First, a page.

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Discussion on: How AWS Lambda Works Under The Hood

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oliverjumpertz profile image
Oliver Jumpertz Author

Hey David, thank you very much!

The /tmp folder is permanent.
Imagine you use VMWare to start a virtual machine on your computer. You can shut it down, but the files you stored are persisted and are there again when you restart the VM. The same holds true for microVMs managed by Firecracker.

Regarding in-memory storage:
Your handler is actually executed by a wrapper. That wrapper is an HTTP service that forwards requests to your handler function. As long as the VM is running, that wrapper is running, like a normal microservice. And for all that time it is running, you can indeed store things in memory.

As soon as your VM is shut down, however, that stored information gets lost. :)

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dmalouf profile image
David Malouf

That makes sense, thank you Oliver!

Following on, my experience is that the memory/tmp-folder are not always left-over. Here's my scenario: I was tasked with a proof-of-concept need where a PDF uploaded to S3 triggered a Lambda that would take the PDF, break it into single-page PDFs, convert all of those single-page PDFs into full-size and thumbnail images, and then put all of these 'new' files (single-page PDFs, images) back into S3.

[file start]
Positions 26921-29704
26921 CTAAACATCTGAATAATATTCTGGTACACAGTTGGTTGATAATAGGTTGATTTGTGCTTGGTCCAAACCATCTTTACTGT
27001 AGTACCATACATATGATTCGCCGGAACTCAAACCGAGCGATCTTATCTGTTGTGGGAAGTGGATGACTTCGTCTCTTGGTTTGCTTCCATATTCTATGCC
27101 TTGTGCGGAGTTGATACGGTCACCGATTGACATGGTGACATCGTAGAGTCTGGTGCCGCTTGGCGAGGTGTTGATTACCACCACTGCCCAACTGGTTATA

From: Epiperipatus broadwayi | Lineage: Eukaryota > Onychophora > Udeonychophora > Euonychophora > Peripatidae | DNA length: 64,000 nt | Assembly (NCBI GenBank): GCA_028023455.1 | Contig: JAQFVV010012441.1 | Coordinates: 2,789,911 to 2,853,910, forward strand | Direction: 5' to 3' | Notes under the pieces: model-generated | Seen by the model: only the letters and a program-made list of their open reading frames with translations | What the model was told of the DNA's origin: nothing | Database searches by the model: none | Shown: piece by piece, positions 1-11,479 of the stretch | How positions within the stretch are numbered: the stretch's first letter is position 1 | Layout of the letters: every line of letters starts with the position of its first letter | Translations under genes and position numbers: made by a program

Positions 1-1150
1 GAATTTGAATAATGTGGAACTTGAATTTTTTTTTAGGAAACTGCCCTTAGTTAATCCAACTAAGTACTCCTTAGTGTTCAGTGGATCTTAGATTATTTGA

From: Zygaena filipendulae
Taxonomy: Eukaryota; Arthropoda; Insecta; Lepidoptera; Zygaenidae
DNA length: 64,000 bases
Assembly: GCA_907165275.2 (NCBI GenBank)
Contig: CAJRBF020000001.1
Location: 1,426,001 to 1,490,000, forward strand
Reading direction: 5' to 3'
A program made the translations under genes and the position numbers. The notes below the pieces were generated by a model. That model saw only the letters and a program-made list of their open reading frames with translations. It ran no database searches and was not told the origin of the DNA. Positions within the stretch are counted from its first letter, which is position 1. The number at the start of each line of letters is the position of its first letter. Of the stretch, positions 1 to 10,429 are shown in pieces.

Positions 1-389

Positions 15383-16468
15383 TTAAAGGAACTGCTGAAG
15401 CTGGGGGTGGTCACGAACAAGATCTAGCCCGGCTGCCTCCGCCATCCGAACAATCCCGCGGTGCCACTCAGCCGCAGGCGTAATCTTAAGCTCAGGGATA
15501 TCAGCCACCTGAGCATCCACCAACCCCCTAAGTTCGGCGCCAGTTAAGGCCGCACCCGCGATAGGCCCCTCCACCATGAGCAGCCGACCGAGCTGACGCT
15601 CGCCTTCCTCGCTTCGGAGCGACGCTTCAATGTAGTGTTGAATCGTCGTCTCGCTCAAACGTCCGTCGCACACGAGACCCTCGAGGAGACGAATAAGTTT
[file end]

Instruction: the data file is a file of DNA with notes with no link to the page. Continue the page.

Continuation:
So I wrote a script that put 100 relatively-large PDFs into S3 at roughly the same time (i.e. concurrently). I had the Lambda log what was in the /tmp folder (i.e. print to stdin the list of files in /tmp). I was surprised to see 'other' PDFs in the log (other than the one being worked on).

I was even more surprised that some Lambdas logged no 'other' PDFs, some a few 'others', some many 'others'.

Based on your article, I am wondering if having microVMs running on different physical servers might be the key to this? But I'm just guessing (haha).

Thanks a TON for replying to my first question - very kind to take trivial questions from strangers :-)

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oliverjumpertz profile image
Oliver Jumpertz Author

Okay, yes, I wasn't clear enough on that one, but I also didn't cover this in the article, explicitly.

It is actually never guaranteed that two invocations of your Lambda functions use the same VM. That's up to the management layer.

Multiple invocations in your case will most likely have lead to multiple VMs being sound up with your image. And some of those were reused later, so your temp files were still there.

There sadly is not a lot of explicit documentation on that behavior, as it is also relevant for security, so information is pretty rare. :)

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